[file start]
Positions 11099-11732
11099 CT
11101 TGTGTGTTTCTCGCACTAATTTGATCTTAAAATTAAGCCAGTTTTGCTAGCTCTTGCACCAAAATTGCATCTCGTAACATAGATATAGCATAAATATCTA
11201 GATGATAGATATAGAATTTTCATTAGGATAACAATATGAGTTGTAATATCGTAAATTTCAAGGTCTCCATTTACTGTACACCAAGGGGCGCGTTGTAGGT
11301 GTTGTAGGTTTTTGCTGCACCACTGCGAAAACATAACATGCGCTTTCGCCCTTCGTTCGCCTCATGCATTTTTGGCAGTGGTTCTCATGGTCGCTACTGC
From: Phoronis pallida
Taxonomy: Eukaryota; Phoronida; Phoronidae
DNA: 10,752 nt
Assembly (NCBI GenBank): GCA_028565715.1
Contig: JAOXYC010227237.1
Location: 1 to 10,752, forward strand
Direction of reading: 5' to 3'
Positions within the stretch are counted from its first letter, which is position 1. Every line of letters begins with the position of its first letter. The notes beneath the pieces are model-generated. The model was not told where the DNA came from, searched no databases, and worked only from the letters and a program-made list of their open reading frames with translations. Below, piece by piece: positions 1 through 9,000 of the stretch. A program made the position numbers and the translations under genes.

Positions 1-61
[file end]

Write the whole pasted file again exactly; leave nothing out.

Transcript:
Positions 11099-11732
11099 CT
11101 TGTGTGTTTCTCGCACTAATTTGATCTTAAAATTAAGCCAGTTTTGCTAGCTCTTGCACCAAAATTGCATCTCGTAACATAGATATAGCATAAATATCTA
11201 GATGATAGATATAGAATTTTCATTAGGATAACAATATGAGTTGTAATATCGTAAATTTCAAGGTCTCCATTTACTGTACACCAAGGGGCGCGTTGTAGGT
11301 GTTGTAGGTTTTTGCTGCACCACTGCGAAAACATAACATGCGCTTTCGCCCTTCGTTCGCCTCATGCATTTTTGGCAGTGGTTCTCATGGTCGCTACTGC
From: Phoronis pallida
Taxonomy: Eukaryota; Phoronida; Phoronidae
DNA: 10,752 nt
Assembly (NCBI GenBank): GCA_028565715.1
Contig: JAOXYC010227237.1
Location: 1 to 10,752, forward strand
Direction of reading: 5' to 3'
Positions within the stretch are counted from its first letter, which is position 1. Every line of letters begins with the position of its first letter. The notes beneath the pieces are model-generated. The model was not told where the DNA came from, searched no databases, and worked only from the letters and a program-made list of their open reading frames with translations. Below, piece by piece: positions 1 through 9,000 of the stretch. A program made the position numbers and the translations under genes.

Positions 1-61